Searching for Sources of Democratic Consolidation
affiliation not provided to SSRN
August 6, 2010
Most attempts at democratic government around the world have ended with a coup or rebellion that has returned the country to autocratic rule. These breakdowns of democracy have often happened within a decade of the elections that marked the start of democratic government, and poorer countries are especially susceptible to them. Yet, in spite of those broad patterns, some attempts at democracy in poorer countries have succeeded, and some of those successes have occurred in countries identified by current theories of democratization as unlikely candidates. Why do some democratic regimes survive in apparently inauspicious conditions while others do not? This report documents the design and results of a statistical analysis aimed at answering that question. Consistent with some prior research, our results indicate that strong legislatures make democracies in ‘developing’ countries more resilient. We also find that democracies are more likely to survive when they fully respect their citizens’ rights of assembly and association, and when economic growth is producing real improvements in their citizens’ quality of life. More surprising, we find that government censorship of the media (within a range in which a country can still be considered democratic) has little effect on the risk of democratic breakdown. Finally, our results also show that membership in the Commonwealth and the World Trade Organization (WTO) also seems to bolster prospects for the survival of democracy in non-OECD countries. At least in part, these effects appear to stem from the vigorous democracy-promoting efforts of the former and the institutional changes demanded by the latter.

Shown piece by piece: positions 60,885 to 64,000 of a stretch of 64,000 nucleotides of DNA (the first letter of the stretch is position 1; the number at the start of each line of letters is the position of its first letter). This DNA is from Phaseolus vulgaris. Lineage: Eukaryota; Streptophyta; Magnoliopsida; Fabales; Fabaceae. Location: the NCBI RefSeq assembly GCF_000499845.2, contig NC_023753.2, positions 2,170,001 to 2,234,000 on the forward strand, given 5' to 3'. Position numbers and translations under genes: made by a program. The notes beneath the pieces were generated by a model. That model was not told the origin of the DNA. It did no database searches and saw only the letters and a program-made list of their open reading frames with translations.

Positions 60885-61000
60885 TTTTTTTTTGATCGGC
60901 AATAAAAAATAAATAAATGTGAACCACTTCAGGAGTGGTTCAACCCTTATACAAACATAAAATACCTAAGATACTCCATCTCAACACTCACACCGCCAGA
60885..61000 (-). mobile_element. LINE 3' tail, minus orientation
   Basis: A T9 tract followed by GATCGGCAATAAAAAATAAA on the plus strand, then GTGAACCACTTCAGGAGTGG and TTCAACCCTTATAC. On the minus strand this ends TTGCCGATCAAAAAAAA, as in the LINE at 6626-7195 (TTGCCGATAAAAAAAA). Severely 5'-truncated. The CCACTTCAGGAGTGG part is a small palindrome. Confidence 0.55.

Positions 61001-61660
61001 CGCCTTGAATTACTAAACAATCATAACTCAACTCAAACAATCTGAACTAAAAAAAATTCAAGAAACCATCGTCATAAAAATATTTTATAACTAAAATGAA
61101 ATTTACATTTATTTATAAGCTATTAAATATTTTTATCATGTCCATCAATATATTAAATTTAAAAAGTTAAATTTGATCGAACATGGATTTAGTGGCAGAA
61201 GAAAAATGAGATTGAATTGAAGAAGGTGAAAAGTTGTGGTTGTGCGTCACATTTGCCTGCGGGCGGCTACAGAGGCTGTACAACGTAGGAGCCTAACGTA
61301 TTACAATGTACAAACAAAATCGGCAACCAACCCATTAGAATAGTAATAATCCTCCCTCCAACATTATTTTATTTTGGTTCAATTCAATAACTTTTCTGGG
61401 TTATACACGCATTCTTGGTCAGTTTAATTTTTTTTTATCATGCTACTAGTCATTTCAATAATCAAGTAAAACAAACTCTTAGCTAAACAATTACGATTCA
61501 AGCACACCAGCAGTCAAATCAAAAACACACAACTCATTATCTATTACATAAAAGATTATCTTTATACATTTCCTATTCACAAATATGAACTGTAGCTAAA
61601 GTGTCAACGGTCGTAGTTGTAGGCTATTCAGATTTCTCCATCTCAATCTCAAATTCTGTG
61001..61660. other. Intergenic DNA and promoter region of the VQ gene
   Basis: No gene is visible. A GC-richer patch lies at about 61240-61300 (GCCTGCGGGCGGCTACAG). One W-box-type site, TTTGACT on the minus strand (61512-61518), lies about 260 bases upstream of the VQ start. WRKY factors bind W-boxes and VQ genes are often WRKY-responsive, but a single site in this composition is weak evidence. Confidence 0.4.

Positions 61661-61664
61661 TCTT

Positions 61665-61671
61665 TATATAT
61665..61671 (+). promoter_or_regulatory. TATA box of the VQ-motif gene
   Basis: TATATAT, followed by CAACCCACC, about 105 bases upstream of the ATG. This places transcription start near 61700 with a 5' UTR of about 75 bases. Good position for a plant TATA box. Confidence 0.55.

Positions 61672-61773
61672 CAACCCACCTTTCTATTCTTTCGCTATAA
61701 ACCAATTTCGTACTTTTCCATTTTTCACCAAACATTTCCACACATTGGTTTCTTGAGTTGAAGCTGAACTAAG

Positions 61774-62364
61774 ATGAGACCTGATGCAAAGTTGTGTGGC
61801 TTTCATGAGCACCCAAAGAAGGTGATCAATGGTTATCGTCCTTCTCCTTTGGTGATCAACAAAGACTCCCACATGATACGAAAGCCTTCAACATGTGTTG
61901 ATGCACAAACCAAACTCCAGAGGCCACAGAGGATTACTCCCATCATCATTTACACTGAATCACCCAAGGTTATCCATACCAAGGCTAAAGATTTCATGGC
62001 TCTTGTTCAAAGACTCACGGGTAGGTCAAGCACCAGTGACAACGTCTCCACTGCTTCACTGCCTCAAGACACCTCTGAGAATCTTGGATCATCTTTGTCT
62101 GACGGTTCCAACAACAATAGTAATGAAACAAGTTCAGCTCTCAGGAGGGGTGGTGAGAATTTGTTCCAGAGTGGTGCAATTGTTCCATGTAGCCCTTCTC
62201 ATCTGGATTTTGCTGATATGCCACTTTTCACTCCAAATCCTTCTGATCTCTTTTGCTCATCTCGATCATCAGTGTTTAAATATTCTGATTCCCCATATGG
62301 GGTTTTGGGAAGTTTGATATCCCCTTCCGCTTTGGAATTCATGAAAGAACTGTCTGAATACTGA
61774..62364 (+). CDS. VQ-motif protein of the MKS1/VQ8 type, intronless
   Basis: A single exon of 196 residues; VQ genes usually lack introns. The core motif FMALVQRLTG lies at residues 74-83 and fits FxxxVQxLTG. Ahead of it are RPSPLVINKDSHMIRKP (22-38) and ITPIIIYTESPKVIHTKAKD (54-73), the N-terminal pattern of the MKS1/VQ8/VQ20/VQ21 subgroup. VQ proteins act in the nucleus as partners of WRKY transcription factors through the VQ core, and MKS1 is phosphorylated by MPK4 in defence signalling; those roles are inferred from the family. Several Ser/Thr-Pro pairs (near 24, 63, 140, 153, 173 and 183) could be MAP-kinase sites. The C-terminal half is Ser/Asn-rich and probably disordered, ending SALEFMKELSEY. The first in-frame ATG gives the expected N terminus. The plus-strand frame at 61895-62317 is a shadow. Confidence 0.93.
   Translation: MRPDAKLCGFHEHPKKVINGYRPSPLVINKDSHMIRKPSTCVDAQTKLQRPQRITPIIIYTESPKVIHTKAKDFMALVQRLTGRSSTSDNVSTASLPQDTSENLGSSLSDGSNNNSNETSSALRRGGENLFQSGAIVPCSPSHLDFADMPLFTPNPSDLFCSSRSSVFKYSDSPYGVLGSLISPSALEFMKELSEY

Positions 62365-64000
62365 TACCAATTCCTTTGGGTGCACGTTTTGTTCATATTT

Number of Pages in PDF File: 50
Keywords: democracy, consolidation, development, coupsworking papers series
Date posted: November 7, 2010
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